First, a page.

Key observations about labile carbon

Farm consultant Ken Sharpe has been researching the impacts of soil organic matter  (SOM) on cereal yields for the past three years. From his investigations he has developed some key management points that seem to cover what is seen in the field and most importantly gives farmers some guidelines to improving crop yields.

Maintaining a source of labile carbon throughout the year has multiple benefits for soil health.

“To me there were revelations in understanding what was being observed. To then explain the key essence of what is happening proved to be both very simple and obvious in concept.

We only need to look to nature and previous farming techniques to see this in action,” Sharpe says.

The benefits of improving soil organic matter are well known and include:

* Increased water holding capacity,  1% SOM = 14mm water.

* Improved soil structure.

* Increased plant nutrient availability.

Sharpe contends there are also a range of proposed benefits, these include:

* Labile carbon content feeds microbes to solubilise soil bound nutrients. The focus on soil carbon should be on labile fraction.

* Increasing labile soil carbon reduces the plant allocation of labile carbon to the rhizosphere.

* Low C:N ratio encourages dominate populations of non-symbiotic nitrogen fixing bacteria.

From his work with farmers and investigations of soil carbon research Sharpe has made what he calls “20 key observations”. These are:

  1. Focus on the labile carbon fraction gives a greater correlation with crop yield responses.
  2. Organic matter increases nutrient availability to crops above the nutrient content of the OM. Most probably due to microbial feeding.
  3. In soils with high labile carbon (>2%) microbial feeding results in multiple points of acidification that solubilise soil bound nutrients and especially phosphorus. These nutrients (P) are then available for plant root uptake.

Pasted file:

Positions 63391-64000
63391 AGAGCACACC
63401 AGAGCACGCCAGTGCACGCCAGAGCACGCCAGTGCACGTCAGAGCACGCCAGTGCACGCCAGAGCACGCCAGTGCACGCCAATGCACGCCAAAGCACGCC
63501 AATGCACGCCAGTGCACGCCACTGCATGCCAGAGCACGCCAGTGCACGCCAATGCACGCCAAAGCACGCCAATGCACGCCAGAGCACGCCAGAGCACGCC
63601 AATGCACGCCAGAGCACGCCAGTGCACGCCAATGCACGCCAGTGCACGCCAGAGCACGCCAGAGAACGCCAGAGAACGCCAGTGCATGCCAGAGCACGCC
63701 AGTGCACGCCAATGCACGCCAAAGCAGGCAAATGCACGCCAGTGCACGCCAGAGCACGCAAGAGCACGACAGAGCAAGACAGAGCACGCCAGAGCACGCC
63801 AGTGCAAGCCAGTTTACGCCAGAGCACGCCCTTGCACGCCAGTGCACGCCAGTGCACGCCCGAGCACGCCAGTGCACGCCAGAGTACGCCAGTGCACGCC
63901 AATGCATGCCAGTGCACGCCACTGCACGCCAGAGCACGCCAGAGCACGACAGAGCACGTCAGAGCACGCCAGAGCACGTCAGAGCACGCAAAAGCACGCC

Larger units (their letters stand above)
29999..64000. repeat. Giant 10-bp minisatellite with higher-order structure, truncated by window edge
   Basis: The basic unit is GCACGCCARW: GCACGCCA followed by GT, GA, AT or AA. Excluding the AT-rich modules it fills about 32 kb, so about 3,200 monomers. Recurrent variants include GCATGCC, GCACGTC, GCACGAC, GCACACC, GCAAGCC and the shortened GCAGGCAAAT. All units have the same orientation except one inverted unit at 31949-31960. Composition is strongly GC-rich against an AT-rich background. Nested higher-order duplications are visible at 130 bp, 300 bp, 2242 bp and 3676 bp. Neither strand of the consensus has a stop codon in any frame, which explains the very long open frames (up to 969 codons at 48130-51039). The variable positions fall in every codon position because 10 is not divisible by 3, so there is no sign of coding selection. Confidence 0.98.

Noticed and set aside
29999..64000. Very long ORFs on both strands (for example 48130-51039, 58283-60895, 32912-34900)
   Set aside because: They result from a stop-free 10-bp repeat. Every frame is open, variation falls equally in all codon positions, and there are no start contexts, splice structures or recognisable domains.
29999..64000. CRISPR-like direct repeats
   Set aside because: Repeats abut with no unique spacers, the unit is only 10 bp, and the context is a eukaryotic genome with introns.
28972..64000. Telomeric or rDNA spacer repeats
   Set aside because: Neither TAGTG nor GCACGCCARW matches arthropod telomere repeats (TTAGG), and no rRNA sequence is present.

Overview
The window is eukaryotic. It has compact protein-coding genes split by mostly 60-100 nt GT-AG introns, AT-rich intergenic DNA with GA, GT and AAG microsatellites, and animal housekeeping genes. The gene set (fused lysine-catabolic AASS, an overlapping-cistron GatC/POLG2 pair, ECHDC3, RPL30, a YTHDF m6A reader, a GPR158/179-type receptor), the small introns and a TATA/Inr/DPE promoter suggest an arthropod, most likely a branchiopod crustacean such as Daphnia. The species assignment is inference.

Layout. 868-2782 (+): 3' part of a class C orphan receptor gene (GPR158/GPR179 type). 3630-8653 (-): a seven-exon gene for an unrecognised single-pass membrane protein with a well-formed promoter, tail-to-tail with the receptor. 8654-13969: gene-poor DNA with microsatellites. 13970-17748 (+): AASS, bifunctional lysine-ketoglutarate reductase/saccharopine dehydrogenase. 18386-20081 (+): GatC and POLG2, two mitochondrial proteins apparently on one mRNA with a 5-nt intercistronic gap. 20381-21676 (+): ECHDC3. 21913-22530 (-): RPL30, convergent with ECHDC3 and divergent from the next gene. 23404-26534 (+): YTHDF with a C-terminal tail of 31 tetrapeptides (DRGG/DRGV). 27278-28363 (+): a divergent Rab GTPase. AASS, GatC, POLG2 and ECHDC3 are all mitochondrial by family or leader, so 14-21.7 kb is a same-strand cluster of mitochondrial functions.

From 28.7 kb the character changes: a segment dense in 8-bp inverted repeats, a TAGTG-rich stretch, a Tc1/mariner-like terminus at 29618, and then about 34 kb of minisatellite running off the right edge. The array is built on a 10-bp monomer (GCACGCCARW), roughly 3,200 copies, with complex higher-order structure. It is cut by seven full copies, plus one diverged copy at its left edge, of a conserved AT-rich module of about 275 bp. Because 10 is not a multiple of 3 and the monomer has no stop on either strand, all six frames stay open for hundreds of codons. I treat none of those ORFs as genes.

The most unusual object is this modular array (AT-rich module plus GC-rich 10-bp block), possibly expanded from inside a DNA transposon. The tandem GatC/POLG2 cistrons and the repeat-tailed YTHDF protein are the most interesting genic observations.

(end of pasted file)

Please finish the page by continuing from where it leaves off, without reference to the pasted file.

4. Plants have been measured to exude labile carbon into the rhizosphere of the root zone. These exudates have been measured at 5-58% and higher. Labile Carbon exudates are sacrificed to the rhizosphere where microbial feeding acidifies multiple points in the soil to solubilise soil bound nutrients; especially Phosphorus.
  5. The leap of faith as an observer rather than a researcher is that the significant range of labile carbon allocated by the plant to the rhizosphere is likely correlated with the Labile Soil Carbon. By raising the LC in the soil the plant will allocate less LC to the rhizosphere with a resultant increase in plant dry matter production.
  6. Compost and organic matter fertilisers are measured on the nutrient content. Results of applying OM are often explained as increasing NPKS supply. Closer inspection would suggest that the increased nutrients are not only contained in the OM but that the Labile Carbon is feeding the soil biology to release soil bound nutrients.